Anti-Anginal Drugs

on 20.1.09 with 0 comments

Coronary insufficiency is a very common disease, and is responsible for the end of life of many people. Arteriosclerosis can be in many arteries, but the cardiac arteries cause the most problems. At rest, more or less, the heart muscle uses 70% of the oxygen available to the coronary blood flow—so this means that when you exercise and need 4 or 5 times more oxygen, there is no way to compensate for this need unless you increase the coronary threshold. If you have a coronary arteriosclerotic plaque that obstructs about 50% of the lumen of the artery, when you exercise you cannot compensate and thus have angina. On the other hand, to have angina at rest requires a greater obstruction of the arteries. When we talk about angina, it represents an acute shortage of oxygen resulting as chest pain (due to insufficient oxygen supplied to the myocardium). Angina can occur during exercise or stress.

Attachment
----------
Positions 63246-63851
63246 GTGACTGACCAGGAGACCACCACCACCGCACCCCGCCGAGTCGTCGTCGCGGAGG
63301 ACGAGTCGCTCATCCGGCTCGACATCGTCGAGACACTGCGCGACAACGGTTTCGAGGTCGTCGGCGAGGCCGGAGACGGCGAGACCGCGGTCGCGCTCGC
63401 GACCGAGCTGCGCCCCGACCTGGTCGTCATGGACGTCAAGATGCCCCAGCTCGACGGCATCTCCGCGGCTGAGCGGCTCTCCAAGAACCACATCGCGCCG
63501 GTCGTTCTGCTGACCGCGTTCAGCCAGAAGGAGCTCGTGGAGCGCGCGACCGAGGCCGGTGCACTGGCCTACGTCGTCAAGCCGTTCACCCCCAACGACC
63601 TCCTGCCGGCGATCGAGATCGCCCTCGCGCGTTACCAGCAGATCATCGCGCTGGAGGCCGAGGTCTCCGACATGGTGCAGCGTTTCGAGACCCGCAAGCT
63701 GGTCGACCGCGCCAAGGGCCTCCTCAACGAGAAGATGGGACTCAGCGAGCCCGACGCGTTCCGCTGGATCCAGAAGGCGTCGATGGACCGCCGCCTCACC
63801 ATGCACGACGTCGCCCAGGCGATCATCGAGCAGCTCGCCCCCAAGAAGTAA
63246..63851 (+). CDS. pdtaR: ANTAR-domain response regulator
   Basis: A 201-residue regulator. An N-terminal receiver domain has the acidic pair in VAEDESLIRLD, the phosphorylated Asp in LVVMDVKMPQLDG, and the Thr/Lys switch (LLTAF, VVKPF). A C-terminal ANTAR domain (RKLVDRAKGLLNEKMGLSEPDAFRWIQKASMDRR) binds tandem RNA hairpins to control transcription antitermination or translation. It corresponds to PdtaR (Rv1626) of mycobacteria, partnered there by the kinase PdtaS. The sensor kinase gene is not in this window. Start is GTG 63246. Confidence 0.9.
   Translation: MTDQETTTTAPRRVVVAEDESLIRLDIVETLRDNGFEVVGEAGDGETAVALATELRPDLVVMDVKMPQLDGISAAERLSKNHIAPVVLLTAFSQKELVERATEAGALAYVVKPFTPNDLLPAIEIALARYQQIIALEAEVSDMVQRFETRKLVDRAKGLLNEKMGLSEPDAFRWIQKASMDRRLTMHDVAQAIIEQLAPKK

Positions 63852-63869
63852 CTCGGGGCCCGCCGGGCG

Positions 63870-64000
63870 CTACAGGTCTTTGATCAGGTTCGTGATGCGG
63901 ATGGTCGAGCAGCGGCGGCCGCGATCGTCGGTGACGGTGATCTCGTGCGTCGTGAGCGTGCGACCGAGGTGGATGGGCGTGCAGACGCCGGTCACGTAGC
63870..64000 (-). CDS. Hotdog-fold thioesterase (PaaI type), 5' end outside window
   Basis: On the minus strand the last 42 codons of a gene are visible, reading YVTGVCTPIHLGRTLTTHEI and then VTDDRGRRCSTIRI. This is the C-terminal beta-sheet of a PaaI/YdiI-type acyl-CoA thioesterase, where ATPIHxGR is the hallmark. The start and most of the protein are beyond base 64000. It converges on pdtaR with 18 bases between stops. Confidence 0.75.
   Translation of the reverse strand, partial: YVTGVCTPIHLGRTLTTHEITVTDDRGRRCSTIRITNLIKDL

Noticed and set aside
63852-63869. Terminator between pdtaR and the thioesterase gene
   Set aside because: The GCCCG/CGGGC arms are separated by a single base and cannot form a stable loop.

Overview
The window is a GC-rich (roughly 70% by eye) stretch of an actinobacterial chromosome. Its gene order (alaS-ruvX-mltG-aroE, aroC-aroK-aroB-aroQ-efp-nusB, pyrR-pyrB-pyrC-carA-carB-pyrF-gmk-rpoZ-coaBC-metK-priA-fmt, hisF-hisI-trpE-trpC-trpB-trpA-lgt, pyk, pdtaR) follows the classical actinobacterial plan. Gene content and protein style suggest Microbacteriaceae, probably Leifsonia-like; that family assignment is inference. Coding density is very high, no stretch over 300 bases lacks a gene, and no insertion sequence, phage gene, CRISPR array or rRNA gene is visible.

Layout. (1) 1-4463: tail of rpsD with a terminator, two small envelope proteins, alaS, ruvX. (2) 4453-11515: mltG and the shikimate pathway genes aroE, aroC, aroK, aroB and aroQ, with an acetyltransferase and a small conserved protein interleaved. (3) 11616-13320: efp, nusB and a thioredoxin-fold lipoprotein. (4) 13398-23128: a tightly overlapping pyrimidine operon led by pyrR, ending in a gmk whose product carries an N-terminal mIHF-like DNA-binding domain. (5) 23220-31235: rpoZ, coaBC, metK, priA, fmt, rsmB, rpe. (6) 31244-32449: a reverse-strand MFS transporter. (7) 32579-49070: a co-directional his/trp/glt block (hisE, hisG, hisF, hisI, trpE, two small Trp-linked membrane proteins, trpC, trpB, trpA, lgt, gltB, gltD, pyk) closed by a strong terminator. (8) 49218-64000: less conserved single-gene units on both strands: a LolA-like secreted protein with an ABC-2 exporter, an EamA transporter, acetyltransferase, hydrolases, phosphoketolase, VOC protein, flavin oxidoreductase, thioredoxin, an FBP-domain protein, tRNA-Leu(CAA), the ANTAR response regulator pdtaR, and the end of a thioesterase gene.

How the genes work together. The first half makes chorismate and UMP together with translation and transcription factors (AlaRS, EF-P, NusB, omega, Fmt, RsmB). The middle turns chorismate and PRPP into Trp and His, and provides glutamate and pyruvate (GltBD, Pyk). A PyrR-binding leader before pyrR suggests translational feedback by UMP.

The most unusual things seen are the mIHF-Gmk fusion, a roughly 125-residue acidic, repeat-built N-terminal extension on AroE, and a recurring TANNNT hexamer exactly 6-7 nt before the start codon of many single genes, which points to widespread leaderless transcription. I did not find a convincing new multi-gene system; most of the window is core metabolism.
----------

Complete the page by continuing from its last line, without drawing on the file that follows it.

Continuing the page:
Chronic stable angina is caused by a fixed coronary stenosis. Unstable angina occurs even at rest and has some spastic components. Then, there is one rare variant of angina that occurs even without coronary occlusion and sometimes even at rest due to some spasm—like a charley-horse of the heart.

It is important to distinguish the angina episode from a myocardial infarction. It is a question of timing, how long it lasts, and how much damage is caused to the myocardium. If the occlusion lasts long enough to cause death to the muscle, it is a myocardial infarction.

Category: Pharmacology Notes



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